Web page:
Sandy after Landfall
NASA image acquired October 30, 2012
Hurricane Sandy made landfall along the southern New Jersey coast on the evening of October 29, 2012, the U.S. National Hurricane Center reported. As the storm came ashore, it continued to pack strong wings—roughly 85 miles (140 kilometers) per hour. Tide gauges recorded storm-surge heights of 12.4 feet (3.8 meters) at Kings Point, New York.
The Visible Infrared Imaging Radiometer Suite (VIIRS) on the Suomi NPP satellite acquired this image of the storm around 3:35 a.m. Eastern Daylight Time (7:35 Universal Time) on October 30. This image is from the “day-night band” on VIIRS, which detects light wavelengths from green to near-infrared. The full Moon, which exacerbated the water height at the time of the storm surge, lit up the tops of the clouds.
Sandy’s clouds stretched from the Atlantic Ocean westward to Chicago. Clusters of lights gave away the locations of cities throughout the region, but along the East Coast, clouds obscured city lights, many of which were out due to the storm. On October 30, CNN reported that several millions of customers in multiple states were without electricity.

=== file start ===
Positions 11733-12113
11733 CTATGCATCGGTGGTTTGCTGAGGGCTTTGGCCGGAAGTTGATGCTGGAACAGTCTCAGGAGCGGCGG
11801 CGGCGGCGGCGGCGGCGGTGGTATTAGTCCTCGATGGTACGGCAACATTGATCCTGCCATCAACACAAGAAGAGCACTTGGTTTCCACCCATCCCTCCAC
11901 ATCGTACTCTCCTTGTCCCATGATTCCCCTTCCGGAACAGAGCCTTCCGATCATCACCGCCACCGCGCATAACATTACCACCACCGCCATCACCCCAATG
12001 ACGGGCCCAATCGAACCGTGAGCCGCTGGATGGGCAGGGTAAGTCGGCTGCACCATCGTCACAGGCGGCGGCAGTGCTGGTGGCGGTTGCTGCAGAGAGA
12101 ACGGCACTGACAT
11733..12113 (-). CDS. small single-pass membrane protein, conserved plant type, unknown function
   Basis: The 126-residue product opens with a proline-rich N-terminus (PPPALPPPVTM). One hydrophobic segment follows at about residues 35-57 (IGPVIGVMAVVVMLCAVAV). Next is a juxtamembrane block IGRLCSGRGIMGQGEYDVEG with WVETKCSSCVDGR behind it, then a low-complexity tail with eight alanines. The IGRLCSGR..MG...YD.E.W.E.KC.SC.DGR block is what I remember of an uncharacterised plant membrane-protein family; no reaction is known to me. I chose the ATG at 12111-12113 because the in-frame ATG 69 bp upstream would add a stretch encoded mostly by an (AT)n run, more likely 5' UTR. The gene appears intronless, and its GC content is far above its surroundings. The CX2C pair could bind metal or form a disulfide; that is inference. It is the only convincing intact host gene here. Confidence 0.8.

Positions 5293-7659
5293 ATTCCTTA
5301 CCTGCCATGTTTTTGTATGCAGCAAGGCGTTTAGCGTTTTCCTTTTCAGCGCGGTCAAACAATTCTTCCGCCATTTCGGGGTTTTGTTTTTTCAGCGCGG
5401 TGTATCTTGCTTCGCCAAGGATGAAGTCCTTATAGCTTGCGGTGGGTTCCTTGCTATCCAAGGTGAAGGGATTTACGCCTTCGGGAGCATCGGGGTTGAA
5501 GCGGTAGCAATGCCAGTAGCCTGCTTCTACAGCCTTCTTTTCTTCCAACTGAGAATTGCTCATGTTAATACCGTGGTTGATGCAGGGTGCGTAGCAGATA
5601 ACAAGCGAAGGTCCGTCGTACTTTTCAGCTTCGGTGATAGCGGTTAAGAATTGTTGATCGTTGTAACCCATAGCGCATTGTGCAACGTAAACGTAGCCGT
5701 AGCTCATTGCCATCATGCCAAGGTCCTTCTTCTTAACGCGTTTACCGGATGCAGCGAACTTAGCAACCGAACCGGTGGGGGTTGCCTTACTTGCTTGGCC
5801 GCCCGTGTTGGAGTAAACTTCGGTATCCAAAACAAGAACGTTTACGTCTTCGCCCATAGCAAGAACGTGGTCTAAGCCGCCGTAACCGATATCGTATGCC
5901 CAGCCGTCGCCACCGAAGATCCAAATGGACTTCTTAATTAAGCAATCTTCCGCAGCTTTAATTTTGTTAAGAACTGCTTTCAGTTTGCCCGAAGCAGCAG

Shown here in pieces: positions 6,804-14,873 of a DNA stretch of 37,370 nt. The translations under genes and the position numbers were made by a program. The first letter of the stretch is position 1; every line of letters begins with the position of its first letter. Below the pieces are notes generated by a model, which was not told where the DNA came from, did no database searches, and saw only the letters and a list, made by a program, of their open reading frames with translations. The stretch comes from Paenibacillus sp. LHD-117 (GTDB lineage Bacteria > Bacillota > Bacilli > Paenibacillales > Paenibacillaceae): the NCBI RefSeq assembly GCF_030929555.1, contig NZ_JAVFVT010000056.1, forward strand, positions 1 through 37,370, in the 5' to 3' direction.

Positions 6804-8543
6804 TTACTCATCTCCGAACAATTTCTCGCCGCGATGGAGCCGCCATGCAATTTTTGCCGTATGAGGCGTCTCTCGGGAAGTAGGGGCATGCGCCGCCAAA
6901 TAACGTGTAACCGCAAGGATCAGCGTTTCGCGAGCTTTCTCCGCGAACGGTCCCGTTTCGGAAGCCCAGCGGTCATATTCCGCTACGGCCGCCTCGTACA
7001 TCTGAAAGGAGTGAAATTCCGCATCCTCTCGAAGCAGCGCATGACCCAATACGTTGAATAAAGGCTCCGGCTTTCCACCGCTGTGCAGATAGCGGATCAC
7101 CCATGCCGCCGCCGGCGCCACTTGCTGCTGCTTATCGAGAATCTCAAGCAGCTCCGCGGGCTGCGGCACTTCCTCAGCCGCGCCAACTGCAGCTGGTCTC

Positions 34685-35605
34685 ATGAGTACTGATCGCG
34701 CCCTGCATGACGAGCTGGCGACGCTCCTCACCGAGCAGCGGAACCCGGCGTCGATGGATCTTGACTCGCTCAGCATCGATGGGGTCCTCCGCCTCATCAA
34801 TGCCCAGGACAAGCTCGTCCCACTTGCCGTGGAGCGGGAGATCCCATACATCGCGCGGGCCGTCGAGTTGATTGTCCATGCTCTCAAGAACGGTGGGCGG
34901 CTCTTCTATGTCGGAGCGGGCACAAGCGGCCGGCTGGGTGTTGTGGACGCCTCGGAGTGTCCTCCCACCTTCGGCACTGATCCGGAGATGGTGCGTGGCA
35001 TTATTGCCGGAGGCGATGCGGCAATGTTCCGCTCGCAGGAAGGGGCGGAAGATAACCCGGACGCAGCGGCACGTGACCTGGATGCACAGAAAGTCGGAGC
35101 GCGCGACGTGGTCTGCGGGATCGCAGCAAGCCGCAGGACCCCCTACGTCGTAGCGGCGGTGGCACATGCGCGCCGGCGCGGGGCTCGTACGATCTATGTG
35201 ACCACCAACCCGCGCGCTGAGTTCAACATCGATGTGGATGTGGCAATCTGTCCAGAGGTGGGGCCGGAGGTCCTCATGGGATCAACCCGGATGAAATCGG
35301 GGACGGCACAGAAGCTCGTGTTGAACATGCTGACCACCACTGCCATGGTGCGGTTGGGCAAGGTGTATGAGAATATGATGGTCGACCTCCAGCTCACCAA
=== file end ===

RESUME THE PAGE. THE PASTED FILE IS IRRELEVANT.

NASA Earth Observatory image by Jesse Allen, using VIIRS Day-Night Band data from the Suomi National Polar-orbiting Partnership (Suomi NPP). Suomi NPP is the result of a partnership between NASA, the National Oceanic and Atmospheric Administration, and the Department of Defense. Caption by Michon Scott.
Instrument: Suomi NPP - VIIRS
Credit: NASA Earth Observatory
For the latest info from NASA on Hurricane Sandy go to: 1.usa.gov/Ti5SgS
NASA Goddard Space Flight Center enables NASA’s mission through four scientific endeavors: Earth Science, Heliophysics, Solar System Exploration, and Astrophysics. Goddard plays a leading role in NASA’s accomplishments by contributing compelling scientific knowledge to advance the Agency’s mission.
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